When Esther Charlestin, former dean of culture and climate at Middlebury Union Middle School (MUMS), went on summer vacation in June, she had no idea the break would be a permanent one. Charlestin had only been employed at the school for a year before she resigned from her position, effective Sept. 1.
Charlestin, who had previously served as the residential director and the assistant director of community standards at Middlebury College as well as a town of Middlebury selectboard member, was attracted to the job posting’s mention of restorative practices in tandem with school discipline.
Restorative justice is a practice that centers on healing the harm inflicted rather than utilizing punishment to achieve accountability, with the aim of preventing future offenses.
After serving as a co-leader of the Addison Central School District’s Advisory Committee for Equity, working on diversity and equity recommendations for the Addison County School District’s strategic plans, Charlestin was excited to implement her experience and vision at Middlebury Union. However, the problems at the middle school began for Charlestin almost immediately.
“[The] idea they had for the role and the job I did was very different,” she said. “What I envisioned was to focus on the climate and culture piece. There wasn’t space for that.”
Instead, Charlestin’s primary responsibility was to discipline students with punitive punishments such as detentions and reprimands before sending them back to class. She enforced these punitive procedures as the school’s code of conduct prescribed because, as someone new to the school and one of the few employees of color, Charlestin felt it was pertinent for her to build trust within the community while under scrutiny.
“Being a Black woman, I knew things would be questioned when I made a decision,” Charlestin said.
Suspecting students would not respond well to the punitive nature of the code of conduct, Charlestin decided to collect data over the course of her first year as dean so that she could use numbers to inform adjust policies for the next school year, according to an op-ed she wrote that the Addison Independent published in late August.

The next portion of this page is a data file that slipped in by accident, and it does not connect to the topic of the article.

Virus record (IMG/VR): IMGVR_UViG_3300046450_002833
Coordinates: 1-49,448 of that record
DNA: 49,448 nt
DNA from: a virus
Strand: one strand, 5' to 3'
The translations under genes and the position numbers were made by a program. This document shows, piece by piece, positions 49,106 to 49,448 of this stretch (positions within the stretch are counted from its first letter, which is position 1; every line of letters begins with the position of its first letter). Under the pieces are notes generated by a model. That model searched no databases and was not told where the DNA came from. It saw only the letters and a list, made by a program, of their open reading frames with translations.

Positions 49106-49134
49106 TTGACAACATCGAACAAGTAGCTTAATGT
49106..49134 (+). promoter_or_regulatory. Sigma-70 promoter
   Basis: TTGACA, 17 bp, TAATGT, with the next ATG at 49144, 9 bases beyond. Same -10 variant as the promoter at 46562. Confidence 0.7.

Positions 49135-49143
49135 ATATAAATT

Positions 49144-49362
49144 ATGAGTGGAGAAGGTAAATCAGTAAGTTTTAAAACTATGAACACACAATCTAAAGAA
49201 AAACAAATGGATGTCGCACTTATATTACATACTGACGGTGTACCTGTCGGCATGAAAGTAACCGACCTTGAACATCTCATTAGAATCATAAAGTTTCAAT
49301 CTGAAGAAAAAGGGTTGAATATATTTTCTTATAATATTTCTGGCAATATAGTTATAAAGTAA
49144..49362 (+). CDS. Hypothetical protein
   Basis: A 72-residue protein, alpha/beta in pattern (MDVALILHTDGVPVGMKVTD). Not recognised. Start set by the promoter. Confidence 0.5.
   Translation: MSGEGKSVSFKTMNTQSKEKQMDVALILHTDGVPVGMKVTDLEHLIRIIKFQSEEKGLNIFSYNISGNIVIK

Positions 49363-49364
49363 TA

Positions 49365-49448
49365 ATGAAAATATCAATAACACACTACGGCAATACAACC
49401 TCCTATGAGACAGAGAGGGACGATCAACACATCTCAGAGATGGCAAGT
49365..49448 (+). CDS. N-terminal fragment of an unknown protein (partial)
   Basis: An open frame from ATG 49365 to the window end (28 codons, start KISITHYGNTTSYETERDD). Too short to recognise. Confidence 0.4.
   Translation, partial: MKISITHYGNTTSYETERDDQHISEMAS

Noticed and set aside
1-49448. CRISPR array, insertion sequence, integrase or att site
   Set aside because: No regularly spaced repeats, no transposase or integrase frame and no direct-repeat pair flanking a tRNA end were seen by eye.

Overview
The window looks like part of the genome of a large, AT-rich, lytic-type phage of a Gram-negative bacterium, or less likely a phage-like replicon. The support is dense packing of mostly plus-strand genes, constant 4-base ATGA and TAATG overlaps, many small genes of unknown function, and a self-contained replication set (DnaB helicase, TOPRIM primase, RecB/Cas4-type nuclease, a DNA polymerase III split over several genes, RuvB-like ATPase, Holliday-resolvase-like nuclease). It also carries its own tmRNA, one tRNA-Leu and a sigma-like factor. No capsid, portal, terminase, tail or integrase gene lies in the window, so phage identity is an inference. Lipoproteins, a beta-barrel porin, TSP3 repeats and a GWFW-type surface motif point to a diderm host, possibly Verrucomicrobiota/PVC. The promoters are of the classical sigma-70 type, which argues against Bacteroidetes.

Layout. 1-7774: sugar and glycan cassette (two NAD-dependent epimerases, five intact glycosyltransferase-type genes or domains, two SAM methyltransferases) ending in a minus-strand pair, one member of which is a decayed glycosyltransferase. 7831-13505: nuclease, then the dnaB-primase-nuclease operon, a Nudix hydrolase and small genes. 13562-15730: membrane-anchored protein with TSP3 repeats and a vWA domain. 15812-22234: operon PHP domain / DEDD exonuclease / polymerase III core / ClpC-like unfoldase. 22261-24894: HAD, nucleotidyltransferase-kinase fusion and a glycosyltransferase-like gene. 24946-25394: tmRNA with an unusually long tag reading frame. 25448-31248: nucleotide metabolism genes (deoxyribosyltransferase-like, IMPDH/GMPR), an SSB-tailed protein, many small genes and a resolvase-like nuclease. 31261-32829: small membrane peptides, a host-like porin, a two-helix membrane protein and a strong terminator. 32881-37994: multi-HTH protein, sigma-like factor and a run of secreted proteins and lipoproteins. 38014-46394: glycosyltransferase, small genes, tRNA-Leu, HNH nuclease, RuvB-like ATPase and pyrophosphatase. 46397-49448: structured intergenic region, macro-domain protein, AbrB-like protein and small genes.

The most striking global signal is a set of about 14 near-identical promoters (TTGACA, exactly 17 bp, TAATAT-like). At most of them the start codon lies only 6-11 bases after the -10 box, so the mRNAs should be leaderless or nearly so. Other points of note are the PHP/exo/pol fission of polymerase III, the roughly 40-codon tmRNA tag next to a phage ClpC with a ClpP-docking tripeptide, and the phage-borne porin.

Throughout the year, Charlestin experienced what she called a series of microaggressions, which eventually began to escalate into full on attacks. In one instance, she saw graffiti in the girl’s bathroom which read, “I Hate (N-WORD) Dean.” A few months later, while disciplining a student, Charlestin was called a “F-ing N-WORD.”
Charlestin informed the school of these incidents, but, according to her op-ed, wrote that she often felt alone at Middlebury Union Middle School and “the response [from school administration] was underwhelming at best.”
Charlestin also noted in her op-ed another incident during a staff meeting when she spoke out about teachers’ use of harsher disciplinary action towards Black students than white students for similar offenses. Her statement was followed by silence, demonstrating what Charlestin described as “the lack of tools, awareness, and knowledge around [the issue].”
In an email to the school community in response to Charlestin’s resignation on Sept. 1, Middlebury Union Middle School Principal Michaela Wisell wrote, “It is unacceptable that Esther experienced these acts of racism. We do want each of you to know that in coordination with central office administrators, MUMS administration responded to every allegation of student wrongdoing including any and all acts of racism with a thorough investigation and immediate consequences.”